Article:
Eugene F. Bernstein, MD
#8 – 1994
Dr. Bernstein was born in New York city in 1930 and attended the Bronx High School of Science and University College of Arts and Pure Sciences before obtaining his MD degree from the State University of New York at the Downstate Medical Center. After an internship at the Kings County Hospital in New York City and serving for two years in the US Army Medical Corps, he began his surgical residency at the University of Minnesota hospital.
During his residency, he spent time in the Department of Physiology investigating methods for estimating cardiac output, and this resulted in a MS degree. He subsequently received a PhD degree for research on physiologic responses to intravenous contrast agents. Following his residency in general, thoracic, and cardiac surgery, Dr. Bernstein joined the University Minnesota surgical faculty. His initial research efforts focused on the development of a mechanical heart and the physiological effects of an implantable pump on blood flow and organ function. In July 1969, he moved to San Diego, California and joined the Department of surgery at the new University of California Medical School in La Jolla.
He was appointed Professor of Surgery and Chief of Vascular Surgery at University Hospital and the Veterans Administration Hospital, and he came to be regarded as an outstanding teacher. It was at this time that Dr. Bernstein developed a major interest in noninvasive evaluation of peripheral vascular disease.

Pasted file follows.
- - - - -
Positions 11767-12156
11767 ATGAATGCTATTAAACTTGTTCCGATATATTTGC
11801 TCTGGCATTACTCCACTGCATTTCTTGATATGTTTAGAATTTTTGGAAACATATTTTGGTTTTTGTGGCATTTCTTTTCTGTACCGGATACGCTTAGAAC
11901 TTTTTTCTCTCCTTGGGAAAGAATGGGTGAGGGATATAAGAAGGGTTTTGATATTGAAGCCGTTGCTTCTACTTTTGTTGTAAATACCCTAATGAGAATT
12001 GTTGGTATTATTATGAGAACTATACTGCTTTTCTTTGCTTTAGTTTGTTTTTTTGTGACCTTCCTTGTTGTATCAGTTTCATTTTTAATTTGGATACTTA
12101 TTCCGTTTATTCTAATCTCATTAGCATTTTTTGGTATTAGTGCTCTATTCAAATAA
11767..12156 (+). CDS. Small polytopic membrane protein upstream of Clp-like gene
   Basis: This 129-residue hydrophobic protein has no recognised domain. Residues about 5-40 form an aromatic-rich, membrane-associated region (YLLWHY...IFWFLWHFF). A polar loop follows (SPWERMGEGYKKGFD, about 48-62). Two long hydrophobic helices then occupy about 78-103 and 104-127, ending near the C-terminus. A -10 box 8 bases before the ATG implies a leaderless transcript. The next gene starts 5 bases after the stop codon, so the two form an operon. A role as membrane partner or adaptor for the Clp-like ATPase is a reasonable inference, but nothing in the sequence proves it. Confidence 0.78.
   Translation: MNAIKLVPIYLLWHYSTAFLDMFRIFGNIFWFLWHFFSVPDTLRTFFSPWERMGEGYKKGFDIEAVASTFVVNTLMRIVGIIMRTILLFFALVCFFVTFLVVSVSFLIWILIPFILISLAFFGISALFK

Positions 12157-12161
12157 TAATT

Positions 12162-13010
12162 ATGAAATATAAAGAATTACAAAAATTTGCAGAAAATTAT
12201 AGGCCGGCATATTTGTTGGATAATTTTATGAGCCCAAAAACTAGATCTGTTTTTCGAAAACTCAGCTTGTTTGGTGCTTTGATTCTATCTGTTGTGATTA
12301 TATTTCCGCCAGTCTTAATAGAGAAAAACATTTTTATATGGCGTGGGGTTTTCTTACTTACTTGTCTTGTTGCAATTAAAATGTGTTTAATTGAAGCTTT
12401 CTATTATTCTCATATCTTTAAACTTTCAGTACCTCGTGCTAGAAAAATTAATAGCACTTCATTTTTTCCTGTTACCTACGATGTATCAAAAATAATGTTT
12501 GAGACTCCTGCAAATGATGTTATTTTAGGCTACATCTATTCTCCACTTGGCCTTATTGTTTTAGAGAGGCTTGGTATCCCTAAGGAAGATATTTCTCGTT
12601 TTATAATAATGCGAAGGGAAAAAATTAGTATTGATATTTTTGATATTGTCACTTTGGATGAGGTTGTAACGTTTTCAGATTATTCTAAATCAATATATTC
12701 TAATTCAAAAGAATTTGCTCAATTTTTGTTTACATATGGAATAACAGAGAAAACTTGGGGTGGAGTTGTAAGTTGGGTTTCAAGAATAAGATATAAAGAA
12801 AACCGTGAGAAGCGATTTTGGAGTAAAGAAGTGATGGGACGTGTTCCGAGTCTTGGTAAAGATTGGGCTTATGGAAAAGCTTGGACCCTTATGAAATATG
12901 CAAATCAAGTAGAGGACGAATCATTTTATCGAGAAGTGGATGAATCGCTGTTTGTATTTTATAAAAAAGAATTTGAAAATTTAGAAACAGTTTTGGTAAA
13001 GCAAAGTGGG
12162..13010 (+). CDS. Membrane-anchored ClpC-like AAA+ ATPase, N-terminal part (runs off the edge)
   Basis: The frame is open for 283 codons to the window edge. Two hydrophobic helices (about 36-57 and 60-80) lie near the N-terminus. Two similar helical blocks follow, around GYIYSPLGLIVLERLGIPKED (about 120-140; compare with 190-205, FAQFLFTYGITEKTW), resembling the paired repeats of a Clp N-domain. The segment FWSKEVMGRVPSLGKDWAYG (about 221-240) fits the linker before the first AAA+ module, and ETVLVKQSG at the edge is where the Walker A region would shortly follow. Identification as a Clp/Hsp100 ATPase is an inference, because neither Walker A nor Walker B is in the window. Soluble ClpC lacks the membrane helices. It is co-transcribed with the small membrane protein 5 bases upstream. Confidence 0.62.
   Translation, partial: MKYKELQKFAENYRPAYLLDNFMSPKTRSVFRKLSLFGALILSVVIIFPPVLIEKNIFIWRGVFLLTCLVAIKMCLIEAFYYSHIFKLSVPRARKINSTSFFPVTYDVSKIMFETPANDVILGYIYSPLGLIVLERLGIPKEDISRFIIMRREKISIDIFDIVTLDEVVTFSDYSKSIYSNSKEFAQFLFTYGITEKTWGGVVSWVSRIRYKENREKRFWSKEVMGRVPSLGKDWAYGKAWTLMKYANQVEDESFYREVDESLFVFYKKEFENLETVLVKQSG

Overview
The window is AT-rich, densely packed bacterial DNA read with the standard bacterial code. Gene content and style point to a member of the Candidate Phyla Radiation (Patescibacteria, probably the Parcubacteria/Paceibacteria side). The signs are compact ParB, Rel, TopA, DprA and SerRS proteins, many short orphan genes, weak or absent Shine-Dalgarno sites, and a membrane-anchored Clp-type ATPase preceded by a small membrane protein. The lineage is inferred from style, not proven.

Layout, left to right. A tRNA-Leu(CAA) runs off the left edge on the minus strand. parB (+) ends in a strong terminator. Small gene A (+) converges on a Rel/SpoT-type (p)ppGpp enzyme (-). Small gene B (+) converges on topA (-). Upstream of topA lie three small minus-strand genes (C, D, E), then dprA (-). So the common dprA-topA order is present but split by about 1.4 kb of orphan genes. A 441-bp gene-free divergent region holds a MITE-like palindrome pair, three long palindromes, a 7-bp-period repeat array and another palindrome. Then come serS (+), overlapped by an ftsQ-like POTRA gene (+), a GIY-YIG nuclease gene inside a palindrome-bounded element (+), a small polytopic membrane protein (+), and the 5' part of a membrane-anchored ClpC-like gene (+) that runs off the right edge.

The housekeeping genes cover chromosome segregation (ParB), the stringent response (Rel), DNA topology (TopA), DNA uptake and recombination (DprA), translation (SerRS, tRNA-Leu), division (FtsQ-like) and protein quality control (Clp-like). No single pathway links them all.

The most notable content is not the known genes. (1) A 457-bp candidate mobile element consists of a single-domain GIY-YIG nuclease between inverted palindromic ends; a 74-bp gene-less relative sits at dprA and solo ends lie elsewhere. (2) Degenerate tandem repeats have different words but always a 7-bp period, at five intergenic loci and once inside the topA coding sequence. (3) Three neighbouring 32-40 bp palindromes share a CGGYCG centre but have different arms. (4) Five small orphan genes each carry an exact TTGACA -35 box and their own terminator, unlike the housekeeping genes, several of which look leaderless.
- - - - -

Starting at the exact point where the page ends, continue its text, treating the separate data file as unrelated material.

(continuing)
In 1976, he organized the first of a series of highly successful and well-attended meetings on the noninvasive evaluation of peripheral vascular disease. These meetings continued to be held periodically for many years and were accompanied by multiple editions of a definitive textbook on noninvasive vascular diagnosis.
In July 1982 Dr. Bernstein joined the vascular surgery division at the Scripps Clinic and Research Foundation where he would spend the next 13 years. He continued his research in noninvasive vascular diagnosis and collaborated with members of the vascular biology unit at Scripps Research Institute to study the basic mechanisms of vascular disease.
This lifelong interest in research resulted in 360 publications and five books. Over the course of his career, Dr. Bernstein served as president of the American Society for Artificial Internal Organs, the Western Vascular Society, and the Southern California Vascular Surgery Society. One of his best known non-medical interests involved music, and she was very active in the La Jolla Chamber Music Society. He served on that Society’s Board of Directors and was chairman of the program committee. Gene and his wife Joan married for 41 years and raised three children. He died on June 21, 1995.
1994 Annual Meeting
Santa Barbara, CA